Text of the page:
'Let us now praise famous men'

David Epps's picture

Roy Harrison Luster had all the hopes and dreams of any young American man in his early 20s. He was married and was the father of three beautiful daughters. Times, however, were hard. The very early days of the Great Depression had gripped the throat of America like a vise.

There were no safety nets in those days: no food stamps, no rent assistance, and no unemployment. There was no health insurance, and there were very few jobs. Somehow Roy kept things together and it was then that things got horribly, unimaginably worse. In a day when there were few treatments for deadly diseases that have now been virtually eliminated, Roy contracted typhoid fever.

I have often wondered what went through Roy’s mind during that terrible sickness. Did he worry for his wife? Did he wonder what would happen to his daughters, the oldest of which, I was told, was around 5? When the illness had its full effect and he knew he was dying, did he wonder if his life mattered?

The fever consumed him and Roy Luster died. He was 24 years old. He was my grandfather.

Eventually, my grandmother met a man, Charles Daniel Duckett, and married him. He became the father figure for the little girls and he would be Grandpa to the children born to the daughters.

Roy Luster was a mystery to me, like some shadow figure shrouded by the past. I had, and still have, a photo of him — strong, handsome, and full of life and hope. My understanding is that my aunt Blanche, the oldest of the girls, had some memories of him. My mother, Kathleen, the middle child, never spoke of him. I assume that Ruby, the youngest daughter, carried no memory of her father with her.

The ancient Jewish Book of Sirach, chapter 44, begins with:
“Let us now sing the praises of famous men, our ancestors in their generations ... all these were honored in their generations, and were the pride of their times. Some of them have left behind a name, so that others declare their praise.”

But the writing continues, “But of others there is no memory; they have perished as though they had never existed; they have become as though they had never been born ...”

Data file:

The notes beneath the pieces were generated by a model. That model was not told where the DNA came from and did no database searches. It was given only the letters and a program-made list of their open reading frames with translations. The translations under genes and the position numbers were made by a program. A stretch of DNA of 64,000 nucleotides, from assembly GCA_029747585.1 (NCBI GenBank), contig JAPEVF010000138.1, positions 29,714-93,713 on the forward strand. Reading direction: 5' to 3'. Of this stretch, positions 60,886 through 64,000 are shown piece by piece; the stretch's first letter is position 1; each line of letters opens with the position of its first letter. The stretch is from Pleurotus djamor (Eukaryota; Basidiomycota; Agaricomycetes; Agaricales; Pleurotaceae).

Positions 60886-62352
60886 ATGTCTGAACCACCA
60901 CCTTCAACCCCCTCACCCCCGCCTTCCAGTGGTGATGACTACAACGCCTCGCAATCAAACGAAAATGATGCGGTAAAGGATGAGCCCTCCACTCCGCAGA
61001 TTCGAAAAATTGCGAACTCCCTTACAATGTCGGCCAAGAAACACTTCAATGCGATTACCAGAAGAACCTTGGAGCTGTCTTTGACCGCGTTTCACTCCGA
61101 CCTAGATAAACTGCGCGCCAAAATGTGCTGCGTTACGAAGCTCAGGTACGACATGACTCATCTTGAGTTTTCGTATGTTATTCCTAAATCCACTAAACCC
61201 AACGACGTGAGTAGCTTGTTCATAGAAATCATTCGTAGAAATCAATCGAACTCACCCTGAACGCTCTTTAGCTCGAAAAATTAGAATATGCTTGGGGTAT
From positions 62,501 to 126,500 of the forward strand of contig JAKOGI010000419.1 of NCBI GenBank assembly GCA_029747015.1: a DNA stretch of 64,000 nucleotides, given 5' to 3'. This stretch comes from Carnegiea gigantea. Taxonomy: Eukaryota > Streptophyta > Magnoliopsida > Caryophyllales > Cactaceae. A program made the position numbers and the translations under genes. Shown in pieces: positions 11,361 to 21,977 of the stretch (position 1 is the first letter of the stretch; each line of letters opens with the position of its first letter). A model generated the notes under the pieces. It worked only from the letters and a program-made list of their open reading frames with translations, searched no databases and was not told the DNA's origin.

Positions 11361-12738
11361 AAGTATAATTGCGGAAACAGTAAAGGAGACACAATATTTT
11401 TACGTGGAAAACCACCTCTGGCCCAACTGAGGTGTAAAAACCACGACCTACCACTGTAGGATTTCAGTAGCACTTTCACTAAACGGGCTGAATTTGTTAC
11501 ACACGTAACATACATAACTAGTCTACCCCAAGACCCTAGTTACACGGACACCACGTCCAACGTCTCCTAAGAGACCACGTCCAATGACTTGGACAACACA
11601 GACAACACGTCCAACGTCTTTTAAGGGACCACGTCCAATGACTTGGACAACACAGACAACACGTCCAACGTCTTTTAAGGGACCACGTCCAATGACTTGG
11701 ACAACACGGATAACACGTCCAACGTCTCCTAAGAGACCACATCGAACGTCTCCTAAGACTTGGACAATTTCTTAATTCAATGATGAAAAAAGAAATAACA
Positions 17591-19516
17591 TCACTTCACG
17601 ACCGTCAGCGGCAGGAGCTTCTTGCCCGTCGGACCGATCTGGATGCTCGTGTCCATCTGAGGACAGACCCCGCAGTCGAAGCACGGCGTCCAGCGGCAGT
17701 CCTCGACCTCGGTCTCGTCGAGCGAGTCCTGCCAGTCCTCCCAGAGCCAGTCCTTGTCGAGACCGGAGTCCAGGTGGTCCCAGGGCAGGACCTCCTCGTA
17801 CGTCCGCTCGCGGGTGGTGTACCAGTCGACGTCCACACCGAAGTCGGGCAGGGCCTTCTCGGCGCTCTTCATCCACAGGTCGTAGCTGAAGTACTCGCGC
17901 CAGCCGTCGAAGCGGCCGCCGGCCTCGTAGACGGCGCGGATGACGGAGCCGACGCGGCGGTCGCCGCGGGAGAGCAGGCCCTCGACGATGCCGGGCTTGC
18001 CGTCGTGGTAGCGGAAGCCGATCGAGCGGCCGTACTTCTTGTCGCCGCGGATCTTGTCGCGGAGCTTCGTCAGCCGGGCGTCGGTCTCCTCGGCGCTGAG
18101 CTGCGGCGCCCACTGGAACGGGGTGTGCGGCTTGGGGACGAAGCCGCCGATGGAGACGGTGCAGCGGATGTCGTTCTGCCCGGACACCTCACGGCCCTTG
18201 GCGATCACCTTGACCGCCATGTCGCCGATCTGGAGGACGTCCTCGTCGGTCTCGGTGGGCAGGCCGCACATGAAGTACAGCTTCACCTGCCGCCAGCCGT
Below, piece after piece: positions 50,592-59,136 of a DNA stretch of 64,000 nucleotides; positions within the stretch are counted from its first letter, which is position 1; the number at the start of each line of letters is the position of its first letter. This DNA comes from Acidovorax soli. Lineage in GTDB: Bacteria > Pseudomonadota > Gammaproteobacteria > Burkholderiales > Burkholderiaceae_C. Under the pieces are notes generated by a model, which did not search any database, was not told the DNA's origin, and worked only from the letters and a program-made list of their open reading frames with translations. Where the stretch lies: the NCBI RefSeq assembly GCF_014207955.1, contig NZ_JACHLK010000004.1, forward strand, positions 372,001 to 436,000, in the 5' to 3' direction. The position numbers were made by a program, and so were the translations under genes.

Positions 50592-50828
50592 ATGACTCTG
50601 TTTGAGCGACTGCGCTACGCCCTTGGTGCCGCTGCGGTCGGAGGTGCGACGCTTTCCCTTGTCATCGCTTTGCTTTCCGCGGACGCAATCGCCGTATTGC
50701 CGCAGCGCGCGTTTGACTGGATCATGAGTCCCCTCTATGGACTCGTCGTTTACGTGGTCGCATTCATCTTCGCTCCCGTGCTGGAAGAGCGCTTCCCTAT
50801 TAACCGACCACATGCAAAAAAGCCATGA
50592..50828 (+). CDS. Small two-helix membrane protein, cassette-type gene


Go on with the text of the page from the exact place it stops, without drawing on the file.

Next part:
This is what I often thought when I looked at the photograph of the grandfather I never knew. I do not even know where he is buried. But, it would be a great mistake to believe that he left behind nothing of value, that he left no legacy.

In time, Blanche married Ray Flynn and they had Danny. Danny and his wife had a daughter who married and had a daughter. Kathleen married Bill Epps and had two sons, myself and Wayne. My wife and I had three sons, three grandsons, and eight granddaughters. Wayne and his wife had a daughter, a granddaughter, and a grandson.

Ruby married John Honeycutt and they had John, Jeff, and Pashia. Jeff and his wife had two sons, a grandson, a granddaughter, and another granddaughter is on the way. Pashia had two sons, two grandsons, and another grandchild is on the way.

Altogether, Roy Luster and his wife Pashie have had (so far) three daughters, five grandsons, one granddaughter, two great-granddaughters, seven great-grandsons, 10 great-great granddaughters, eight great-great-grandsons, and two more great-great-grandchildren on the way.
Sirach continues with these words:

“But these also were godly men, whose righteous deeds have not been forgotten; their wealth will remain with their descendants, and their inheritance with their children’s children. Their descendants stand by the covenants; their children also, for their sake. Their offspring will continue forever, and their glory will never be blotted out. Their bodies are buried in peace, but their name lives on generation after generation.”

Those of us who came, and will come, from Roy Harrison Luster and his wife, Pashie Tunnell Luster Duckett, are grateful for his short but difficult life. If you are looking down, Grandfather, generations of your descendants are remembering you this weekend.

Though you may have never heard your infant daughters say it, “Happy Father’s Day!” It mattered that you were here. You are remembered.

[David Epps is the pastor of the Cathedral of Christ the King, Sharpsburg, GA (www.ctkcec.org). He is the bishop of the Mid-South Diocese which consists of Georgia and Tennessee. He may contacted at frepps@ctkcec.org.]

Recent Comments